Greenland Hong Kong Holdings’s net debt is 3.5 times its EBITDA, which is a significant but still reasonable amount of leverage. But its EBIT was about 25.1 times its interest expense, implying the company isn’t really paying a high cost to maintain that level of debt. Even were the low cost to prove unsustainable, that is a good sign. Shareholders should be aware that Greenland Hong Kong Holdings’s EBIT was down 48% last year. If that decline continues then paying off debt will be harder than selling foie gras at a vegan convention. The balance sheet is clearly the area to focus on when you are analysing debt. But you can’t view debt in total isolation; since Greenland Hong Kong Holdings will need earnings to service that debt. So when considering debt, it’s definitely worth looking at the earnings trend. Click here for an interactive snapshot.
Finally, a company can only pay off debt with cold hard cash, not accounting profits. So we clearly need to look at whether that EBIT is leading to corresponding free cash flow. Over the most recent three years, Greenland Hong Kong Holdings recorded free cash flow worth 65% of its EBIT, which is around normal, given free cash flow excludes interest and tax. This free cash flow puts the company in a good position to pay down debt, when appropriate.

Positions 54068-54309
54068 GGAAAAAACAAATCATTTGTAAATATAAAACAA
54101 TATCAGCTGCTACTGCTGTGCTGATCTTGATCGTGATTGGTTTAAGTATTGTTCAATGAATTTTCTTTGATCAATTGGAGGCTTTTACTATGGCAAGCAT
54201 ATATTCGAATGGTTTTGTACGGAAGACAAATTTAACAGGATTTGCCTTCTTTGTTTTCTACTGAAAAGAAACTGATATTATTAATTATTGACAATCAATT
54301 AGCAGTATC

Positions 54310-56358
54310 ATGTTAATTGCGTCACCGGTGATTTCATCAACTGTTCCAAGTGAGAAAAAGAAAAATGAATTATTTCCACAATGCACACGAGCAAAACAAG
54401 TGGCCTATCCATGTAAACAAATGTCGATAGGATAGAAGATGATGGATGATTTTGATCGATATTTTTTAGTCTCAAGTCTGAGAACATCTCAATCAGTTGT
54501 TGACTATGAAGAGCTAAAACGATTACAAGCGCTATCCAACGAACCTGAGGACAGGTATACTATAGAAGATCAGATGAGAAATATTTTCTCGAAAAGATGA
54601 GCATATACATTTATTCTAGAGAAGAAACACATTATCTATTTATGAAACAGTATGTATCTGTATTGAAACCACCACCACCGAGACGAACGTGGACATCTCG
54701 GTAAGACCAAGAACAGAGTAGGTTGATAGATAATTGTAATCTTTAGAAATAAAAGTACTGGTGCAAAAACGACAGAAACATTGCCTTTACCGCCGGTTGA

On the face of it, Greenland Hong Kong Holdings’s EBIT growth rate left us tentative about the stock, and its level of total liabilities was no more enticing than the one empty restaurant on the busiest night of the year. But on the bright side, its interest cover is a good sign, and makes us more optimistic. Overall, it seems to us that Greenland Hong Kong Holdings’s balance sheet is really quite a risk to the business. For this reason we’re pretty cautious about the stock, and we think shareholders should keep a close eye on its liquidity. The balance sheet is clearly the area to focus on when you are analysing debt. However, not all investment risk resides within the balance sheet – far from it. For example Greenland Hong Kong Holdings has 4 warning signs (and 1 which can’t be ignored) we think you should know about.
When all is said and done, sometimes its easier to focus on companies that don’t even need debt. Readers can access a list of growth stocks with zero net debt 100% free, right now.
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Find out whether Greenland Hong Kong Holdings is potentially over or undervalued by checking out our comprehensive analysis, which includes fair value estimates, risks and warnings, dividends, insider transactions and financial health.
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This article by Simply Wall St is general in nature. We provide commentary based on historical data and analyst forecasts only using an unbiased methodology and our articles are not intended to be financial advice. It does not constitute a recommendation to buy or sell any stock, and does not take account of your objectives, or your financial situation. We aim to bring you long-term focused analysis driven by fundamental data. Note that our analysis may not factor in the latest price-sensitive company announcements or qualitative material. Simply Wall St has no position in any stocks mentioned.